Reykjavík is thronging with tours these days. Everywhere you look, there are biking tours, walking tours, boating tours, helicopter tours—and as soon as you choose your method of transit, a thousand new options seem to open up. It could be all too easy to sample the quirky cheeses down by the wharf, browse row upon row of stuffed animal puffins, and call it a day. But on a particularly blustery day, I decided to hitch myself to Reykjavík Sightseeing’s wagon and see the city through an Icelander’s eyes.
I joined our guide for the day, Hafþór, and a cluster of Canadian tourists outside of Hallgrímskirkja, the famed concrete church that rises above Reykjavík like a wave out of the ocean. I’d been in the church before, but never knew why the lancet windows—unlike most large churches in Europe and the United States—are free of stained glass. “Our culture revolves around the sun,” Hafþór said, noting how the light changes inside the church depending on the season and time of day. He whipped out his phone to show us images of his hometown in the Eastfjords on the day, late the the spring, when the sun finally grazed the rooftops. Some towns, he explained, are nestled so low in the valleys that the winter darkness can last a month longer than in Reykjavík.
We then took the tiny elevator—built in the days before tourism was Iceland’s flagship industry—to the pinnacle of the church. Bracing ourselves against the cold, we gazed out at colourful roofs and the slopes of Esja, the mountain that watches over Reykjavík. From such heights, you get a sense of how small this northern capital is compared to other cities: there are few skyscrapers, no clogged highways and no rapid transit. In both its size and its artistic flare, the city feels much like my hometown in the mountains of North Carolina: both Reykjavík and Asheville are walkable, intimate and brimming with tourist shops. Today was our lucky day, Hafþór said: Snæfellsjökull, a glacier-capped mountain, gleamed across the bay. It is rarely seen so clearly from Reykjavík.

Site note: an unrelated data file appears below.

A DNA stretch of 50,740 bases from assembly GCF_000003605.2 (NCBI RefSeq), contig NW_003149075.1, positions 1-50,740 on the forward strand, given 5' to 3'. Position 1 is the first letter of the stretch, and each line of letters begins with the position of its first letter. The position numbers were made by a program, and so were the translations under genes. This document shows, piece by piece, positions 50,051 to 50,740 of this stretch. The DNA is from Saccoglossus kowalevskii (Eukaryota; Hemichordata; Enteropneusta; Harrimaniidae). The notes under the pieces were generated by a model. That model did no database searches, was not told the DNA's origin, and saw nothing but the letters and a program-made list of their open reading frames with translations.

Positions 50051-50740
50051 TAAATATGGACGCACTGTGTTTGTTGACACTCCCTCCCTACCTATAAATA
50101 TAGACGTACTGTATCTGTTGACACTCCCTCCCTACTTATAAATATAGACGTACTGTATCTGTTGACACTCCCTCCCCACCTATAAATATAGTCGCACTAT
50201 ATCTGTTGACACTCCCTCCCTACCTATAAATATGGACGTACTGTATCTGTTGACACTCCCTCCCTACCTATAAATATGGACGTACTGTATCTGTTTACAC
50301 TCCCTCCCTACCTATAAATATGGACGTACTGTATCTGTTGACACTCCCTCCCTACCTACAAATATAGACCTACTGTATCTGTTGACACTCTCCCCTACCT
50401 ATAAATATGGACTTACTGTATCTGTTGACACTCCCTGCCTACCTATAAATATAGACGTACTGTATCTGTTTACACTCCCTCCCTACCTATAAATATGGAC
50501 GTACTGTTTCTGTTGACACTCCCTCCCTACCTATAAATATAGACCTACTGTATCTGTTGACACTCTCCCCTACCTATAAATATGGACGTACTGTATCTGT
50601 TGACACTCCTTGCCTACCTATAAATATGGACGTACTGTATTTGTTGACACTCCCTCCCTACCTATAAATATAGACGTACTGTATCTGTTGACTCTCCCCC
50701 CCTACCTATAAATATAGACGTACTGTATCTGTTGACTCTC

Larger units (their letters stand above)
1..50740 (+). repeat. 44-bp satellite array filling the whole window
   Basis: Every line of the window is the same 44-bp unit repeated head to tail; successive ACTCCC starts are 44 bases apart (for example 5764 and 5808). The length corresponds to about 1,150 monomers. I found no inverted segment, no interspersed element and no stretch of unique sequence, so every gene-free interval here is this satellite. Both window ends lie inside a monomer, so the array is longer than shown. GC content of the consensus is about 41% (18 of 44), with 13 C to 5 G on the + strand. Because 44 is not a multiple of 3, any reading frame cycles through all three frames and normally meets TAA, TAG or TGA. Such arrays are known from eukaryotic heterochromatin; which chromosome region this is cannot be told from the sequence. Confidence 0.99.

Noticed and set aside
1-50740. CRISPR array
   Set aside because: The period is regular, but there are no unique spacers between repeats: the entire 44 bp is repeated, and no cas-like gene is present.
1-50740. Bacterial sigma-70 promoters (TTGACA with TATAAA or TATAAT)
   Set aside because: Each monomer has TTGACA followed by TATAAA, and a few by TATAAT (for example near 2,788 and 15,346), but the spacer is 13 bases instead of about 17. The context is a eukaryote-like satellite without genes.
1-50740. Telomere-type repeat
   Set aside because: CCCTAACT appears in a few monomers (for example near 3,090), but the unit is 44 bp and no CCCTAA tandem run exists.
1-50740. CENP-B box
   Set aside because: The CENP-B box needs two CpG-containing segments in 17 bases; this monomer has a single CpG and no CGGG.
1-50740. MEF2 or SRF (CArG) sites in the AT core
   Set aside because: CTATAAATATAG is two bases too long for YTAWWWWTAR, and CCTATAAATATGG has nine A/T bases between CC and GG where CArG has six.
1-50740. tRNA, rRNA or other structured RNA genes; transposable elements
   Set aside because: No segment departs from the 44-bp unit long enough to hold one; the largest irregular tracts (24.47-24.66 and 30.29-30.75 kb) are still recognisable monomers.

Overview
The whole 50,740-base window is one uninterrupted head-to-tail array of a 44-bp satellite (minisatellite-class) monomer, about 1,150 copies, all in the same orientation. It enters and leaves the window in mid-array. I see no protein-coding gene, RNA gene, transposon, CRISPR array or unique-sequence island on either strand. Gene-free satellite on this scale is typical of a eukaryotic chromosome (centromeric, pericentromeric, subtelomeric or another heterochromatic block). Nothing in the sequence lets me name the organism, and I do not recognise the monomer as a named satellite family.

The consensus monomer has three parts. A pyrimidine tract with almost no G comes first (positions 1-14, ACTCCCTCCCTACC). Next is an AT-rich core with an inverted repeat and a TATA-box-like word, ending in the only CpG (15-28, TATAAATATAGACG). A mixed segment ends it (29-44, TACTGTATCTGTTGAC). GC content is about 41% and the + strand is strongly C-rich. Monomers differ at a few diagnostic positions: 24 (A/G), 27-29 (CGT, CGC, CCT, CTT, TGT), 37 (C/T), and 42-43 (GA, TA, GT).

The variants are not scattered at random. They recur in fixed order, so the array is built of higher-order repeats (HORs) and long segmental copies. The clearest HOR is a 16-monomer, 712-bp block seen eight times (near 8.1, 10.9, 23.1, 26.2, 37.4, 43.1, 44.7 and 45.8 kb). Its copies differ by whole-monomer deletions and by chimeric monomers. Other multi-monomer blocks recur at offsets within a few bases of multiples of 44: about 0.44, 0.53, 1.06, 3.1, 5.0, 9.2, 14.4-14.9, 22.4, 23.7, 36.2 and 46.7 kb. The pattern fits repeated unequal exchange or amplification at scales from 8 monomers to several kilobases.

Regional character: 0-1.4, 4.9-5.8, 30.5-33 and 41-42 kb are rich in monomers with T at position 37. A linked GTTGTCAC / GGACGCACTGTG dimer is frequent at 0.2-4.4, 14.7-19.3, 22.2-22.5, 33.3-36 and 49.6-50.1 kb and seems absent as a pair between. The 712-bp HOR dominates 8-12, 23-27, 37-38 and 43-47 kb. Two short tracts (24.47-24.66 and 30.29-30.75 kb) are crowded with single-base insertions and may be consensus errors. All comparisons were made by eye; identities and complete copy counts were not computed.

In the sculpture garden across from Hallgrímskirkja sit masterpieces from one of Iceland’s most renowned sculptors, Einar Jónsson, whose name I’d heard but whose work I’d never taken a chance to appreciate. Hafþór gave me that chance: he knew the stories of the sculptures by heart. There, a man sucking from the teet of a cow—the Norse creation myth—and next to it, a bent, melancholic figure titled “Sleep.” The dark metal at first seemed cold and uninviting, jarringly different from the marble that dominates Western sculpture, but I soon realised it speaks powerfully of Icelandic history, culture and myth. Einar’s pieces have become part of the national consciousness—a means of honoring both the woe and joy of life.
As we strode down the main shopping drag, Hafþór eagerly recommended restaurants and congratulated one woman in our crew on her Icelandic—she’d bought practice CDs and rehearsed in the car for a few weeks before her trip. Then, around one corner, as we admired several of the city’s murals, we encountered one of the oddest sights in the whole city—a plastic cow leaping out of a wall. It was on a residential street where few tourists ever walk; I surely would have never seen it had I not embarked on this tour.
“Don’t ask me why it’s there,” said Hafþór. “I don’t know.” But I relish those quirks that give one new insight into a place. Why not decorate your house with a shiny, life-size bovine?
Next up was the national cathedral, which is actually much smaller than Hallgrímskirkja, and much more inviting, in my opinion, with its wooden framing, candlelight and narrow pews. Björk’s concert there a few years ago could even be described as “quaint”, a word not often associated with the swan dress-wearing pop star. From the cathedral, it was a quick jaunt to the City Hall, where I took a minute to warm my freezing fingers amid the photography exhibit on the nation’s major events of 2016, from the Panama Papers protests to the election of Guðni Thorlacius Jóhannesson as Iceland’s new President.
The penultimate stop was Harpa, the postmodern concert hall meant to vault Iceland into the 21st century. Its construction was beset by a budgetary fiasco after Iceland’s 2008 financial collapse. I would have appreciated a more nuanced take on the saga of the building; Hafþór didn’t discuss how Harpa began as a pet project by one of Iceland’s banking oligarchs and was embroiled in controversy for years as the government took over its construction. But I could also see why many Icelanders now see Harpa as a gem of the city: the glass honeycomb frame mirrors a choppy ocean and links the building to the sea, Iceland’s constant muse. And the shows inside put Reykjavík on the world stage.
Hafþór had one last treat in store for us: chocolate, granola and traditional Icelandic skyr for dessert. I walked away without a critical take on the city’s history or culture, but certainly with a deeper appreciation for its art and architecture. If you want a glimpse of Icelandic murals or are passionate about Nordic building design, this tour could be the one for you.
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